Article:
Reference apps can be highly specific—like a ship captain's medical guide, or broad—like the Encyclopedia Britannica. In this section you'll find political reference manuals, medical and legal materials, compilation of great quotations, joke databases, and much more. Whether you're a professional, a student, or just a curious person, there's an app for just about any reference material you can think of.
Civil War America’s Epic Struggle is for students, casual historians and serious history buffs. It presents an overview, the causes, major battles (alphabetically and chronologically) and timelines, as well as information about railroads, medical care, economics, and other topics related to the Civil War.
Looking for a great back to school primer for the kids, or a would-be college grad? Give them the gift of knowledge on iPhone, or iPod touch with Paragon's Britannica Concise Encyclopedia 2010. The "concise" part is something they might appreciate, that is until they have to dredge through real books for their term papers. Nothing makes you seem smarter though than really well-remembered cliff notes (except maybe actually knowing the full topic). Read on for my short review of this mini-tome of encyclopedic information.
iBooks 1.1 out with PDF support – mini-review & full (!) comparison & feature chart
You may already have noticed that iBooks 1.1 has been released some 4-5 hours ago for iOS4-based iPhones and iPod touches (and, of course, the iPad).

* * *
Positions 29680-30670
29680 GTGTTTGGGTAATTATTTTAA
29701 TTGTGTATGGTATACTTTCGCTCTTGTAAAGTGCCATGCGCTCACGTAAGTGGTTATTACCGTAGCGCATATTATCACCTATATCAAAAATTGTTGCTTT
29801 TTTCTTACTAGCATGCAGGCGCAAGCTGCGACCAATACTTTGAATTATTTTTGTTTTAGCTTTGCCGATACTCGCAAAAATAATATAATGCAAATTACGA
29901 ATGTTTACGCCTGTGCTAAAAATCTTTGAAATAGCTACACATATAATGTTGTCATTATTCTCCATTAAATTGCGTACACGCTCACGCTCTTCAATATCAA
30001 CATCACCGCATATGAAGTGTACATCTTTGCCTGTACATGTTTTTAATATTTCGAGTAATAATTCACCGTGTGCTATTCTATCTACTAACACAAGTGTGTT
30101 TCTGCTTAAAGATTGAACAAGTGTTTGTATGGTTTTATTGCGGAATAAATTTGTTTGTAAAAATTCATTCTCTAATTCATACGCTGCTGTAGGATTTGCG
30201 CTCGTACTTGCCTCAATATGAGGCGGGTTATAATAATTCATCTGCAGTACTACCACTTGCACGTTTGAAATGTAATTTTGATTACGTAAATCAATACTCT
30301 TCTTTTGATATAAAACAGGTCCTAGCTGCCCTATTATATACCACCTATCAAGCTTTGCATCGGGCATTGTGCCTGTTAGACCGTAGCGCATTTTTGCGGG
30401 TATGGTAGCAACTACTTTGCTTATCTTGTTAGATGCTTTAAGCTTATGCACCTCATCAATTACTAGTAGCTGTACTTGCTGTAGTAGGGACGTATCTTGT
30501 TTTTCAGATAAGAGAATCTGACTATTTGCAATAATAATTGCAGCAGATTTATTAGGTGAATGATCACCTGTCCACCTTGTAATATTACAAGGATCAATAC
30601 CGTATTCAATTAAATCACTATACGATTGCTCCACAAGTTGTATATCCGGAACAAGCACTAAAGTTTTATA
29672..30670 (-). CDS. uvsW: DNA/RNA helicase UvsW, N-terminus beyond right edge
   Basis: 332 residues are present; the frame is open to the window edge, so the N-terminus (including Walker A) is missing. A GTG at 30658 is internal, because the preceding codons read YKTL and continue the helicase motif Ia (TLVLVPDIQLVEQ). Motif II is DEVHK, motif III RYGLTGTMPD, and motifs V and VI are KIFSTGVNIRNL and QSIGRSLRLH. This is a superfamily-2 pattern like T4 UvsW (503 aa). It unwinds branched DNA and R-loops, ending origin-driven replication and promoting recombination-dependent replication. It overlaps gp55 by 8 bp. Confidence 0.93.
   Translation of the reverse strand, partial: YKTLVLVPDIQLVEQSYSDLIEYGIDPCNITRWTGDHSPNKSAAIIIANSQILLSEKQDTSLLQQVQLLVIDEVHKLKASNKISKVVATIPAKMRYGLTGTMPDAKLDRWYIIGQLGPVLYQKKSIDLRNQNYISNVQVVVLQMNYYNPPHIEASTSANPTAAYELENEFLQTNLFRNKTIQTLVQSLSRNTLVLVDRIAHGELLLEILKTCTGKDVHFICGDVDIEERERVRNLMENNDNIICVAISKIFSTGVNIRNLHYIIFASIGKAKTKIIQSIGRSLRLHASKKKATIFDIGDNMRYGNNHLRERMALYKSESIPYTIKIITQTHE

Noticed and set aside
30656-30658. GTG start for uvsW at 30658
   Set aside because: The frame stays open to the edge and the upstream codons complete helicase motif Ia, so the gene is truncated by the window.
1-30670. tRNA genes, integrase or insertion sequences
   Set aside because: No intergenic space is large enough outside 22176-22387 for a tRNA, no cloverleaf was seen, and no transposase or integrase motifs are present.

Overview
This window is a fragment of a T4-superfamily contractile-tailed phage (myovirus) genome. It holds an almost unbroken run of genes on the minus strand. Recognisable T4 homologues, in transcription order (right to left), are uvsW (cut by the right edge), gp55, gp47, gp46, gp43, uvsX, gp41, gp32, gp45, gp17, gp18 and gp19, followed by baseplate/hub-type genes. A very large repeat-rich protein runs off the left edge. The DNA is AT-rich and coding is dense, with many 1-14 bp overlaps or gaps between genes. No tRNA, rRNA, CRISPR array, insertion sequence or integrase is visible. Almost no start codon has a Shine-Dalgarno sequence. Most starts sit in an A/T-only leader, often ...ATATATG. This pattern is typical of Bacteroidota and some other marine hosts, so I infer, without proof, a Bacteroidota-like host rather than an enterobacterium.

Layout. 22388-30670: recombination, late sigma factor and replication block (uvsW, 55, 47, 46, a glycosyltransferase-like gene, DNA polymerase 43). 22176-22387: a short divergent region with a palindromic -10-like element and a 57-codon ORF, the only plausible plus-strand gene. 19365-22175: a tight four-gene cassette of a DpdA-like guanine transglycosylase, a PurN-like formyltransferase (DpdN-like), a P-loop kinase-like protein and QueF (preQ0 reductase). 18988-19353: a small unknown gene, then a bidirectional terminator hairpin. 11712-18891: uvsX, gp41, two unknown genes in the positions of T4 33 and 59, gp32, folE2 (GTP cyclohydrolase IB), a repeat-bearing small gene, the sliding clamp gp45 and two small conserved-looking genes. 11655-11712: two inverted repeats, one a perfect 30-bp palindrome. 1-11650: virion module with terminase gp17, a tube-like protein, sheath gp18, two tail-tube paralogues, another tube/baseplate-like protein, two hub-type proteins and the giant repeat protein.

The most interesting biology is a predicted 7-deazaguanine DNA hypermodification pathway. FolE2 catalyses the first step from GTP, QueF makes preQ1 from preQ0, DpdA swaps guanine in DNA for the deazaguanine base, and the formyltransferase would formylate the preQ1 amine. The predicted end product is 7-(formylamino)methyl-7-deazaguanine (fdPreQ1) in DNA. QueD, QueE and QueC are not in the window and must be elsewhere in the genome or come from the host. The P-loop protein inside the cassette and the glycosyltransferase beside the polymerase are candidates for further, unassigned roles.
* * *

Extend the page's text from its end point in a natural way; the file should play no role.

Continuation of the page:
Well, to make a long story short, I’ve expected more. FAR more. Unfortunately, the PDF support in iBooks 1.1 doesn’t really live up to my expectations – some of the third-party PDF readers (e.g., GoodReader, iAnnotator etc.) are way more powerful.
There are only three areas where I can only recommend iBooks 1.1:
- Night-time reading: third-party apps that do support “decreasing” the backlight just make whites darker (that is, decrease the contrast of the page).
One of my first reviews here at iPhoneLife... For years, the Paragon folks have been making mobile reference material for a variety of OS flavors. Now they have added iPad support to several of their dictionaries. I know it's exciting news--you never know when you might need one... Read on for the full press release...
America’s Most Trusted Merriam-Webster’s Dictionaries Now Offer New Learning Experience to First-Generation iPad Users
Students jump with joy and parents slump with trepidation, but the iPhone can help parents endure the summer break.
Long hot days, graduations, BBQ’s, vacations, bug bites, bored kids, and amusement park crowds…all a part of our love-hate relationship with the summer season. For Moms (and Dads or any caregiver), summer means that the kids are "free" from the day-to-day structure of schooling, sports, after-school lessons, etc. While a great time to be a child, it is also a potentially stressful time for parents. It starts off with graduation, then vacations, camps, and inevitably ends with back-to-school shopping. Here are a few apps to make getting through the summer heat a breeze.
The definition of concise is: expressing or covering much in few words; brief in form but comprehensive in scope.
Fellow blogger Todd Berhard has created a number of apps that let you make customized, text-to-speech ringtones for specific callers. And today, in honor of Cinco de Mayo, he has made TONOS Español totally free. It lets you create Spanish language ringtones using with male and female voices. You can also combine 200 sound effects to 'get your attention' before your custom message is spoken.
I've been enjoying the Art Authority for iPad ($9.99) from Open Door Networks for some time now, initially just exploring the the various artists, periods and styles and then exploring it as a coffee table book of sorts. Though at a recent dinner party where there was some lively discussion about the iPad versus Kindle with a side by side comparison (no comparison) most everyone agreed that the iPad with Art Authority isn't a coffee table book, it has a different purpose.